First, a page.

BEIJING, Jan. 21 -- The local government is seeking to speed up restructuring of Shanghai's State-owned enterprises (SOEs) by pushing them to go public, Shanghai Vice-Mayor Ai Baojun said Wednesday.
The city is targeting a securitization ratio of up to 90 percent for State-owned companies, Ai said on local radio. Ai didn't elaborate on when the target would be reached.
Securitization is the process by which a company packages its financial assets and then markets them to investors.
The purpose of the securitization effort is to diversify the shareholders of State-operated assets, said Ai. "We encourage capital investment from some funds, including private equities, in our State-owned enterprises," he said.
With the city's exports down, Shanghai officials believe the timing is right to further restructure State-owned enterprises.
Just last week, Yang Guoxiong, director of the Shanghai Municipal State-owned Assets Supervision and Administration Commission, said over 30 percent of State-owned assets in the city - valued between 20.3 billion and 23.7 billion yuan - will realize securitization this year, up some 7 percentage points from 2009.
"The main goal in 2010 is to push assets held by the State-owned conglomerates to go public, making their listed units the major platform for them," said Yang.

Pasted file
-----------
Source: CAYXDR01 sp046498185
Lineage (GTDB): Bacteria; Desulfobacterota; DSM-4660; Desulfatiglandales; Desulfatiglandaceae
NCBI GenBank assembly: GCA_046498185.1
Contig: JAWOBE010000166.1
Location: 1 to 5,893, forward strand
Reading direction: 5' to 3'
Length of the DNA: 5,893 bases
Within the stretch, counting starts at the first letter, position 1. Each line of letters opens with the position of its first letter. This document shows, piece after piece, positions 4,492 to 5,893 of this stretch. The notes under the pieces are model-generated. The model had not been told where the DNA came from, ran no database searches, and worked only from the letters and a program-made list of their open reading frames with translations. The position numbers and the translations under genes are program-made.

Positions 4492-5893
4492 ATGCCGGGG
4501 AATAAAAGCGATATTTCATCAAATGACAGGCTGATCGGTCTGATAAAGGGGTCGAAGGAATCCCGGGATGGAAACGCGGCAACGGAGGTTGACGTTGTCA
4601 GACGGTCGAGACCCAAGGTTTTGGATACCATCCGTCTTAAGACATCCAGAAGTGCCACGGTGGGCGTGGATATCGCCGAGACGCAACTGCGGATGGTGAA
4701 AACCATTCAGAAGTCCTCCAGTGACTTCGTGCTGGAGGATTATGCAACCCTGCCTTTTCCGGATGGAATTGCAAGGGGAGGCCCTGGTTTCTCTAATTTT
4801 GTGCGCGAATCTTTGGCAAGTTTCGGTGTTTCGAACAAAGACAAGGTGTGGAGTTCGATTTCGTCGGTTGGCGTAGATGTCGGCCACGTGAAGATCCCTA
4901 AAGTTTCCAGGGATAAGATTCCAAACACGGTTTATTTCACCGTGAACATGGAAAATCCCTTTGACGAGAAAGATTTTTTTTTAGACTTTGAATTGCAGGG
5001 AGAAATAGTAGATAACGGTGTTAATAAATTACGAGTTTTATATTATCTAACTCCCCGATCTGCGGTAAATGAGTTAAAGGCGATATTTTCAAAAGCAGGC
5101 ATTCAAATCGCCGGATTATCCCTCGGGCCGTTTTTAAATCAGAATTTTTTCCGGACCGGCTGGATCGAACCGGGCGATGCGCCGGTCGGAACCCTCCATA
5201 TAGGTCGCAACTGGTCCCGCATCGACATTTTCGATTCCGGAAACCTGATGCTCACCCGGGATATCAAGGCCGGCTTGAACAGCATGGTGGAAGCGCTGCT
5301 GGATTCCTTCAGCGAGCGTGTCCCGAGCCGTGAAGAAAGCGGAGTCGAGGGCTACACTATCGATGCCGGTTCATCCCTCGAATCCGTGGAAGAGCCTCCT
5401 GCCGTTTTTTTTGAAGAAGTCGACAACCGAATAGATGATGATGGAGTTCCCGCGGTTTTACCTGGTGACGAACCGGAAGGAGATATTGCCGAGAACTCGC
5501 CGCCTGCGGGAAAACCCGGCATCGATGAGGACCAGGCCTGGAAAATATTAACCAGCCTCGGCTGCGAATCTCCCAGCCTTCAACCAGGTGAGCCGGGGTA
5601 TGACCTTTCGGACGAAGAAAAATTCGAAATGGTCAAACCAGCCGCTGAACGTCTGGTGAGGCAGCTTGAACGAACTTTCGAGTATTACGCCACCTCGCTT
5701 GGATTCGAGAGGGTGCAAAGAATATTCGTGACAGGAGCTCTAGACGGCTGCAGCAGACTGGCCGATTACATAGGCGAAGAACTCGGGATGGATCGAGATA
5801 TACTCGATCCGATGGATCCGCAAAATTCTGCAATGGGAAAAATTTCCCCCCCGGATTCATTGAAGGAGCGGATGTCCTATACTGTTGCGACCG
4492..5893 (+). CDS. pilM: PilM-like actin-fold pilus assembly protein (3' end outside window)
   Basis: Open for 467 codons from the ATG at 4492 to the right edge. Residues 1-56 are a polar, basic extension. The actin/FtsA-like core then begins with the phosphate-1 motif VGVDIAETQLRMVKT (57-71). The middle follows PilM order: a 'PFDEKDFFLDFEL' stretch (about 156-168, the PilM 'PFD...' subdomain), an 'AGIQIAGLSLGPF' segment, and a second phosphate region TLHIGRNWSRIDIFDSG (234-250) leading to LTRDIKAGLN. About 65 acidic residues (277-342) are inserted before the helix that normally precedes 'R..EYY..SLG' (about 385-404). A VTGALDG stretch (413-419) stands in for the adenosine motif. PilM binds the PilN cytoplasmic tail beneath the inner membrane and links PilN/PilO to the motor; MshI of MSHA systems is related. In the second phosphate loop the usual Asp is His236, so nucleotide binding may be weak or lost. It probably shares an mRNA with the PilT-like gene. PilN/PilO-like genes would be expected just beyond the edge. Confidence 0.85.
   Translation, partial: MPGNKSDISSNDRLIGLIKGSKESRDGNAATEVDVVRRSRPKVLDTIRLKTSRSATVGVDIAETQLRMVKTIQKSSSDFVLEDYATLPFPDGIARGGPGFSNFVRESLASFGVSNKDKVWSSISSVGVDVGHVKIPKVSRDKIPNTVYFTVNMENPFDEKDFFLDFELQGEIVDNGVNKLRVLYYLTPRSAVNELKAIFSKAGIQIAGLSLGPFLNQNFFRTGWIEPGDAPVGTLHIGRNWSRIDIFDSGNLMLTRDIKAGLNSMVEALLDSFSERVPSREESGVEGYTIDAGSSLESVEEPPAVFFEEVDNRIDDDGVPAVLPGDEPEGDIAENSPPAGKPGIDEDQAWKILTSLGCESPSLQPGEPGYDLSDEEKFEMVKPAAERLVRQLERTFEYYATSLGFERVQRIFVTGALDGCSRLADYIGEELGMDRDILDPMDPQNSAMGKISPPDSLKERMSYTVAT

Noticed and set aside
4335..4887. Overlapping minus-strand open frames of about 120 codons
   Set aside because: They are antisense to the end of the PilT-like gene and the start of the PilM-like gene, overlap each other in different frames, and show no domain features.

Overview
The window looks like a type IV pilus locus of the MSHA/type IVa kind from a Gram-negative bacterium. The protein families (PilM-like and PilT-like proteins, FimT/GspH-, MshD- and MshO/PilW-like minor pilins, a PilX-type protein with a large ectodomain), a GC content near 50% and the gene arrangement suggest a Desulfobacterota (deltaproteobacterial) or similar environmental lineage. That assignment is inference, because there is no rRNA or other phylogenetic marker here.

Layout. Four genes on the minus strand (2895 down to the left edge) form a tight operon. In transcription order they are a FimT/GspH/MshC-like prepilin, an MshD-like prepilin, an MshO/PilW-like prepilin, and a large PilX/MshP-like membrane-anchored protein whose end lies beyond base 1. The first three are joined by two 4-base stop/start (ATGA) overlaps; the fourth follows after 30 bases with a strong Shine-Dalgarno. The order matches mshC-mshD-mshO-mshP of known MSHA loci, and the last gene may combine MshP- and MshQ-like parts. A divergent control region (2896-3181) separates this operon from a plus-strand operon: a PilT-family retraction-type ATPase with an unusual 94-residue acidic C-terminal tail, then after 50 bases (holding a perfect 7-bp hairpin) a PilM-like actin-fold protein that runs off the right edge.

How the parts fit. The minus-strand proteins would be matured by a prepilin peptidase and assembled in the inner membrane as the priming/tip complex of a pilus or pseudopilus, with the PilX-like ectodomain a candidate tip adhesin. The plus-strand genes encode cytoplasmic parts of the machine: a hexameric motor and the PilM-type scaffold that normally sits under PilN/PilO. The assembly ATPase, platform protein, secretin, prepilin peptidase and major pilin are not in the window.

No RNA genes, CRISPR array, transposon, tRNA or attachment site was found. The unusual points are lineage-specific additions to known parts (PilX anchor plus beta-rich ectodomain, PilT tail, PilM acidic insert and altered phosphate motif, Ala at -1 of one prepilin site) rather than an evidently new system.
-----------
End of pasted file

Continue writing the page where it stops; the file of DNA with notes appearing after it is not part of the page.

Official figures show Shanghai's State-run firms contributed 352.8 billion yuan to the nation's gross domestic product in 2009.
According to Ai, 50 percent of Shanghai's economic output was generated by State-owned firms, for a combined profit of 40.9 billion yuan in 2009, up 53.3 percent from a year earlier.
According to reports from the Securities Times, one-quarter of Shanghai's 72 State-owned firms has undergone restructuring during the past year. These include Shanghai Airlines and financial services provider Aijian Corp.
Debt-laden electronics giant SVS Group Co completed its restructuring last December by selling its entire stake in its two listed units to another government-owned assets management company, Shanghai Yidian Holdings, to alleviate cash flow problems. The two listed firms both reported huge losses in 2008.